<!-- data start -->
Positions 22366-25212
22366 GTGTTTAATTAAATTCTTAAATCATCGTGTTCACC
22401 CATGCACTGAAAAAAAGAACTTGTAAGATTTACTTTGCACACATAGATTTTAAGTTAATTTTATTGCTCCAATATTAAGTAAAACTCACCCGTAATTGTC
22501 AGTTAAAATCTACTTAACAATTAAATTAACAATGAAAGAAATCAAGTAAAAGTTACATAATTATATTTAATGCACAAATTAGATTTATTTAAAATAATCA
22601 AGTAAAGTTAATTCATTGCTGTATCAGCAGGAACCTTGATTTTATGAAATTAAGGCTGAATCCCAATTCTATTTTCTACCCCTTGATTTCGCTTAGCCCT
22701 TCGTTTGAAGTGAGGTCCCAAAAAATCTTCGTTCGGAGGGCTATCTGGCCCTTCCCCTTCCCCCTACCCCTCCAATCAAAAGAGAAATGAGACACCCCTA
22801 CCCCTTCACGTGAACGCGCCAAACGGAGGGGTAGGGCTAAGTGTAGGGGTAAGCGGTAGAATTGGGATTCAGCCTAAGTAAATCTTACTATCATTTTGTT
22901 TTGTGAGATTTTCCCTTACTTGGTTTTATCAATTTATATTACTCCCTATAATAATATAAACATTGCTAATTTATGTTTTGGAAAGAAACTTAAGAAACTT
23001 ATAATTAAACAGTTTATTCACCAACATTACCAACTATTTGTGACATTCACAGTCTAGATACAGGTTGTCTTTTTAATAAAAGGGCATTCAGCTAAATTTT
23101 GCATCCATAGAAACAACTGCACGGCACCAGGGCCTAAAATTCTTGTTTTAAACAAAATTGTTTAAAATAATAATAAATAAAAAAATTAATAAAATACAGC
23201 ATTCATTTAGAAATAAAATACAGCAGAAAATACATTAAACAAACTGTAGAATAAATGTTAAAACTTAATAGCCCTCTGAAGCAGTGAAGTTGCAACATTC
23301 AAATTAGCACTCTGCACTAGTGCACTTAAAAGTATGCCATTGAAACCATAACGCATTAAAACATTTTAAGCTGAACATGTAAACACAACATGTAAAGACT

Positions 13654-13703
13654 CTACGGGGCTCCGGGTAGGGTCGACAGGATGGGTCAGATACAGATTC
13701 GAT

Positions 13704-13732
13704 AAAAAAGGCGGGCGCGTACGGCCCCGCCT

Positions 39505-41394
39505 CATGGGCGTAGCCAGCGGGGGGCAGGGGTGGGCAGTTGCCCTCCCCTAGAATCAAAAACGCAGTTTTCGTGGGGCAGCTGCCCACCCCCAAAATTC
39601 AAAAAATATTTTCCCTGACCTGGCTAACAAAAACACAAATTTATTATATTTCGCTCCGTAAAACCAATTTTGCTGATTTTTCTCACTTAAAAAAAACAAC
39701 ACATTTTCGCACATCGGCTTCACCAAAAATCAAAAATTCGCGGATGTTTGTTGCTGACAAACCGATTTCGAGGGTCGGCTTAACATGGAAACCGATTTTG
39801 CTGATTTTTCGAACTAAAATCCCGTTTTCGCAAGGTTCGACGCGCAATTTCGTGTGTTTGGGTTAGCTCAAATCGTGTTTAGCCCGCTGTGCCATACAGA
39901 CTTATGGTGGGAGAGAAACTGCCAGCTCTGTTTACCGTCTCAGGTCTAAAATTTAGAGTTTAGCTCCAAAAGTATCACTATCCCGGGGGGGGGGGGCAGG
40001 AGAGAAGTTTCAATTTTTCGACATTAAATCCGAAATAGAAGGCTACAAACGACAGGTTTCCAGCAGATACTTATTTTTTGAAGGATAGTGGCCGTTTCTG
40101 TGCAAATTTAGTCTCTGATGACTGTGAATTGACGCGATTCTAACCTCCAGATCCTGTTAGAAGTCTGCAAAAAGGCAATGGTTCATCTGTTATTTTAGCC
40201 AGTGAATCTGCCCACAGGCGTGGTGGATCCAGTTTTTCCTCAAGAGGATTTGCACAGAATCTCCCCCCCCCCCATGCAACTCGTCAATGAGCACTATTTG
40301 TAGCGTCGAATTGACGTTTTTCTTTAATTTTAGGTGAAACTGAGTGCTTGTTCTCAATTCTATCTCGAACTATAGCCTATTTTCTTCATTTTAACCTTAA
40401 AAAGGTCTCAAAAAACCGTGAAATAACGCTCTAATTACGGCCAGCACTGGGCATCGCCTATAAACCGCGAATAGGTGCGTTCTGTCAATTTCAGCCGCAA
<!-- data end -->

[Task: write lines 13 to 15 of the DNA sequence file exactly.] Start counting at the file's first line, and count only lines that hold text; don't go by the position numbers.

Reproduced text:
Positions 13654-13703
13654 CTACGGGGCTCCGGGTAGGGTCGACAGGATGGGTCAGATACAGATTC
13701 GAT